Tuesday, May 22, 2001 MISSOULIAN EDITORIAL
SUMMARY: Raising the cost of higher education is better than cutting back on quality, but whopping tuition increases will exact a toll.
Montana's Board of Regents did what it had to do last week by raising tuition at the state's universities and colleges. Without higher tuition, the university system wouldn't have the money to offer students a credible education.
But make no mistake. The decision to substantially raise tuition will close the door to higher education to some students. It'll encourage others to enroll in schools elsewhere in the country, and it guarantees that more Montanans will load up their cars and head for greener pastures elsewhere after graduation. Finally, it underscores the utter foolishness of politicians who promise "no new taxes."
The regents voted to raise tuition for most Montana university and college students by a whopping 13 percent and also to raise mandatory fees charged to all students. The average student at the University of Montana will see tuition and fees climb a total of $382 next fall. The regents also signaled their intent to raise tuition a like amount the following year.
The Legislature's failure to fully fund the university system left the regents no choice. Belt-tightening sometimes can work when dealing with short-term budget problems, or when you've got a budget larded with luxuries. But while a candy company might get away with shrinking its chocolate bars, a university system courts disaster by paring away its offerings. Quality matters. While the price of a college degree is no trivial matter, what's more important is the value. Raising tuition is the only way the university system has at this point to maintain the value of its offerings.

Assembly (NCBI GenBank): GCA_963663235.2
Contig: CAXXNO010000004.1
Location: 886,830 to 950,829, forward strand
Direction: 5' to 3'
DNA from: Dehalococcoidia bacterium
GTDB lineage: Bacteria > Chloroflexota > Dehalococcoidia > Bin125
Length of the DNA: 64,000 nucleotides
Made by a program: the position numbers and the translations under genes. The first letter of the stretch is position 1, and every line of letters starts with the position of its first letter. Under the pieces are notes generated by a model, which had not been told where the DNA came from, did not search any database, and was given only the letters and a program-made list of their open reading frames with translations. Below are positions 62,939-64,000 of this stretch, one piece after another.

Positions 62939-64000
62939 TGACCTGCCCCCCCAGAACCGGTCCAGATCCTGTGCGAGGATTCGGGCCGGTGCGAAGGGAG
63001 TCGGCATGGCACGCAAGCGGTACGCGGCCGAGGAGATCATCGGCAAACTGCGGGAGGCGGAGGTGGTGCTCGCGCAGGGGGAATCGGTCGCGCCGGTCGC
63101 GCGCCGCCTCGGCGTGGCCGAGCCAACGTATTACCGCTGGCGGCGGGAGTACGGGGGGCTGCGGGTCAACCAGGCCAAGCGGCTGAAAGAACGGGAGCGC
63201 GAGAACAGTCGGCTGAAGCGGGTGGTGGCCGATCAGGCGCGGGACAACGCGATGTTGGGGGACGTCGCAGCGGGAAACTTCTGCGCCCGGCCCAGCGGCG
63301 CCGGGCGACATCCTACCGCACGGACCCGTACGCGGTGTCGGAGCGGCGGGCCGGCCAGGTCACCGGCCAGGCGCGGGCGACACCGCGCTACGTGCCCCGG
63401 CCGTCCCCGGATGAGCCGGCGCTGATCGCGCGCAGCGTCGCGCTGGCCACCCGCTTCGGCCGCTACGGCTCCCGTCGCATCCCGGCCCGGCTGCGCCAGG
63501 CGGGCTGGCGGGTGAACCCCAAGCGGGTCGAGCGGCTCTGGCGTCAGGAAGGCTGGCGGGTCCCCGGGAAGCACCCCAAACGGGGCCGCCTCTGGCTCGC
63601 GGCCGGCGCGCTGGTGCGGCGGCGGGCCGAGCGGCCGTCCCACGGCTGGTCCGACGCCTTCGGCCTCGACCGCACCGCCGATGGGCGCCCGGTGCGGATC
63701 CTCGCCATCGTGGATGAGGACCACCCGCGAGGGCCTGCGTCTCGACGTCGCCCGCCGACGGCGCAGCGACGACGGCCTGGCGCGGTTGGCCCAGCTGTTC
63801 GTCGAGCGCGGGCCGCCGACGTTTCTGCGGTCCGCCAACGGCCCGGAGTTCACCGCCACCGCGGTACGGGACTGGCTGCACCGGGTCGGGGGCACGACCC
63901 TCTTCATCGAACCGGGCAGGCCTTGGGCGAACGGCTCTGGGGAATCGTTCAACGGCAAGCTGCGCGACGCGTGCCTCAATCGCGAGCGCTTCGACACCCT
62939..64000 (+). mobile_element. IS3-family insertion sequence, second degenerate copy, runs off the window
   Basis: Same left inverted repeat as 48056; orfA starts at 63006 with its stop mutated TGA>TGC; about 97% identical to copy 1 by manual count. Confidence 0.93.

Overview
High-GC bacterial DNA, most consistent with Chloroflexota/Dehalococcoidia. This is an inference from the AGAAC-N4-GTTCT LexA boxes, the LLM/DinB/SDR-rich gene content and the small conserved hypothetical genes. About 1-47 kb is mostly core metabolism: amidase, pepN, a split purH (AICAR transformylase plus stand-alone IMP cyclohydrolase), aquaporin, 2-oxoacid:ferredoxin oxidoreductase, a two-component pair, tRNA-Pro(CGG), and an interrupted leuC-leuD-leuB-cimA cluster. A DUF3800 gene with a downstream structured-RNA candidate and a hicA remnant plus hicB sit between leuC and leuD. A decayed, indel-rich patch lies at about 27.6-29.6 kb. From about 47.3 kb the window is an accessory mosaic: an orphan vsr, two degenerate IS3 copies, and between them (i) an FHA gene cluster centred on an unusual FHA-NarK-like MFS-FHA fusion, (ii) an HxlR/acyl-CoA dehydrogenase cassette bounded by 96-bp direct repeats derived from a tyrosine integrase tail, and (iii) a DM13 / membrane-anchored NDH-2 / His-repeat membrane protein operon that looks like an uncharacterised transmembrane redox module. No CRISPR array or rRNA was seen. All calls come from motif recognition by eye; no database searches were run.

However, the increase in tuition and fees will make it just that much harder for some people to afford to pursue their education. These are whopping increases for which their is no offsetting increase in wages.
As tuition rises at Montana campuses, more students are bound to consider colleges in other states. Although they may be well able to afford Montana tuition, some students will decide they get more education for the dollars elsewhere. Meanwhile, many of the students who simply absorb the tuition increase will graduate with even larger student-loan debts. It's not easy to make a living in this state to start with, and large student loans to pay off don't make Montana's last-in-the nation wages any more attractive. Bottom line: More of our best and brightest will hit the road in search of jobs that pay enough to retire their school debts.
Who pays higher tuition and fees? Well, students, of course. And their families. Businesses and employers wind up paying, too. The cost and quality of higher education affect the competitiveness and profitability of employers who rely on the university system for new employees and other assistance. And anything that stifles higher education and costs students, families and employers more winds up rippling through the entire economy. We all pay, directly or indirectly. And that should expose politicians who crow about holding the line on taxes as frauds. Relying on such massive tuition increases to balance education budgets doesn't save Montanans any money. By making Montana's campuses less accessible and less competitive, the actual cost of higher tuition for Montana and its economy may be greater than anyone cares to admit.